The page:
• Remember that wear is a war of attrition. If you are getting two months out of a Schedule 40 pipe elbow, you will not even get four months out of a Schedule 80 elbow. Plan to use a different solution than just using thicker pipe.
• A wear resistant elbow is only as good as its weakest point. Putting in a wear resistant elbow made of very thin walled tube material - or using threaded pipe ends - means that elbow will only be in the system for as long as it takes the tube to wear out underneath the compression coupling - or for the pipe threads to wear out.
• Velocity is a killer. The elbow that wears out fastest is usually the one in the system where the highest velocity occurs. Beware of elbows at the end of a long run of pipe.
• Channel back (aka hollow-back) elbows can be quite effective. They protect against wear by filling up with product and allowing the product to wear against itself. However, do not use these in applications where the built up product can spoil and cause contamination: like grain, food, or pet food.
• Proprietary elbows – like Ni-Hard bends and vortex elbows – come in set standard degrees only, like 90 and 45 degrees. If you have some other degree, you will need to use a different solution for those bends.
• A simple dead-end tee can be an elegant fix - and it is cheaper than a specialty vortex elbow. They also can do a great job acting as a target box right before dropping into a storage container.
• Impact elbows often have problems wearing out pipe immediately after the outlet due to turbulence. Using an abrasion resistant spool of pipe connected to the outlet is often very useful for minimizing the problem and allowing the changing of the piece quickly when it does wear out.
Well, what if there are no abrasion problems in the system? What then? If you do not have wear issues – and product degradation is not a concern - then the choice is clear: use a short radius elbow. There are too many cost and labor saving advantages to go any other way.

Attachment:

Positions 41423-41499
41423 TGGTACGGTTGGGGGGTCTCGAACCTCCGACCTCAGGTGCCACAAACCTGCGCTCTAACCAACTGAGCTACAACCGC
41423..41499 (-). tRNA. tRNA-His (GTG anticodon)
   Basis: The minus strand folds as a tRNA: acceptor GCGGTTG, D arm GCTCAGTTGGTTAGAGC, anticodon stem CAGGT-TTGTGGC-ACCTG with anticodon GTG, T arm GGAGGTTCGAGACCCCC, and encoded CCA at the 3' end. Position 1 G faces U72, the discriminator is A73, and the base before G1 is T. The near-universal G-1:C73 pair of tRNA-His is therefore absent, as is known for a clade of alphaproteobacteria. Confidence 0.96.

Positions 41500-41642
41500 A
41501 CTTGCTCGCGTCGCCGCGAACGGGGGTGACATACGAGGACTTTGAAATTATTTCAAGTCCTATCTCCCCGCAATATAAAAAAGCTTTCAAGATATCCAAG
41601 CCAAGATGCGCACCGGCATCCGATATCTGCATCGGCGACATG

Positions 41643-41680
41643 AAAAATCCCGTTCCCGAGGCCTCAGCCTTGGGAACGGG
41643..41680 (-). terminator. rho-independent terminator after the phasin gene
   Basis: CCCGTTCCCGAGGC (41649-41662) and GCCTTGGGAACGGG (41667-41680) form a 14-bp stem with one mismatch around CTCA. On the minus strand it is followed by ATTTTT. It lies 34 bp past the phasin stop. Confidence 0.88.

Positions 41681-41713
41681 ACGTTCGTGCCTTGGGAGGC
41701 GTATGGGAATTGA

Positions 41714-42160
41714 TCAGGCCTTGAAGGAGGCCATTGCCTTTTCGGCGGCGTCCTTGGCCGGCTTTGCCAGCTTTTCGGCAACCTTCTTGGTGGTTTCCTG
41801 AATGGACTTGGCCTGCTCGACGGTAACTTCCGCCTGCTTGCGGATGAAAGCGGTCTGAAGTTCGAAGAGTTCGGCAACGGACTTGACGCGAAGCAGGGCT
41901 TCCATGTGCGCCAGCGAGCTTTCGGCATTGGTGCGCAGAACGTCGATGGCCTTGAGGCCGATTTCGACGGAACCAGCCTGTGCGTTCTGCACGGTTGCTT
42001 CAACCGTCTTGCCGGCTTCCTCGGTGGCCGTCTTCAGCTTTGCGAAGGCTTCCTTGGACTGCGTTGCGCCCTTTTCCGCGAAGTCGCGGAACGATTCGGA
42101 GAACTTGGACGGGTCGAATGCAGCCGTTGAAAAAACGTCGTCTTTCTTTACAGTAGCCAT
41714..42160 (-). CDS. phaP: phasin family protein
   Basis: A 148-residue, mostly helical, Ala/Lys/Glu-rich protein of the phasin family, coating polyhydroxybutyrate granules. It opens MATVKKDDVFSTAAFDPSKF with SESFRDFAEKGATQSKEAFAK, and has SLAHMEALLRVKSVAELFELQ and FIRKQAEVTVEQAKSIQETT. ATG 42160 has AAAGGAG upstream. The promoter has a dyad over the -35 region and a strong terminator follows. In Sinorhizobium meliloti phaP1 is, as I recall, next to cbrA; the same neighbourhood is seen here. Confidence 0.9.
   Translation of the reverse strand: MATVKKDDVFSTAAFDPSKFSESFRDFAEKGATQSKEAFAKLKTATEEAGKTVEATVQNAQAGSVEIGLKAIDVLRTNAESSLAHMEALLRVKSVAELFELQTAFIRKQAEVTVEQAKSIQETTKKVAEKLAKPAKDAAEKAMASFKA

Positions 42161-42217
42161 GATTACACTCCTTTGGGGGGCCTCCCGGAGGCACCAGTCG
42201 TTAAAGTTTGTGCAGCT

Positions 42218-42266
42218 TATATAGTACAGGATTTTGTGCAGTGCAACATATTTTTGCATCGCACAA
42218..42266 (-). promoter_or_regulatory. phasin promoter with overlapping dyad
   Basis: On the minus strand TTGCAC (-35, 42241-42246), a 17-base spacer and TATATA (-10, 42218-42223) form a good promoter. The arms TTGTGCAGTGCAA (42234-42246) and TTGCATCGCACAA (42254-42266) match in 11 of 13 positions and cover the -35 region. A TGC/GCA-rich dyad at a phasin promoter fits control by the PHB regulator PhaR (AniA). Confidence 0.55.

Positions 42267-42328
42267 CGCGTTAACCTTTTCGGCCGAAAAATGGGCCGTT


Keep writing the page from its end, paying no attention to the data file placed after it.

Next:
Moreover, one last piece of advice regarding elbows in already operating systems. If you are happy with the wear you are experiencing in your system, particle degradation, and system output, then do not change a thing. If it is not broken, do not fix it. There are numerous variables that affect the efficiency of bends. Sometimes changing just one bend has unexpected consequences. If you are up for doing some research - and controlling all the variables while figuring out what optimizes your system - then great, do some experimentation. However, most production facilities - who are more concerned about output and production consistency – will appreciate leaving well enough alone.
Just as there are many different applications, there are many different types of elbows in pneumatic conveying. This article does not cover every variable in the elbow selecting process. There are important considerations not even discussed here like pressure, temperature, and corrosion. However, I hope that this brief guide will help you to ask better questions which will lead to better selections.
Progressive Products Inc. manufactures the Ceram-Back elbow, along with other assorted products for pneumatic conveying. For more information, visit progressiveproductsinc.com.
1. Mills, David. Pneumatic Conveying Design Guide. 2nd ed. Oxford: Elsevier/Butterworth-Heinemann, 2004. Print.
2. Dhodapkar, Shrikant, Paul Solt, and George Klinzing. "Understanding Bends in Pneumatic Conveying Systems." Chemical Engineering Apr. 2009: 53-60.
3. Hilbert, Jack, and Paul Solt. Making the Turn: Alternatives in Elbow Design for Pneumatic Conveying. 15 Sept. 2015. Web.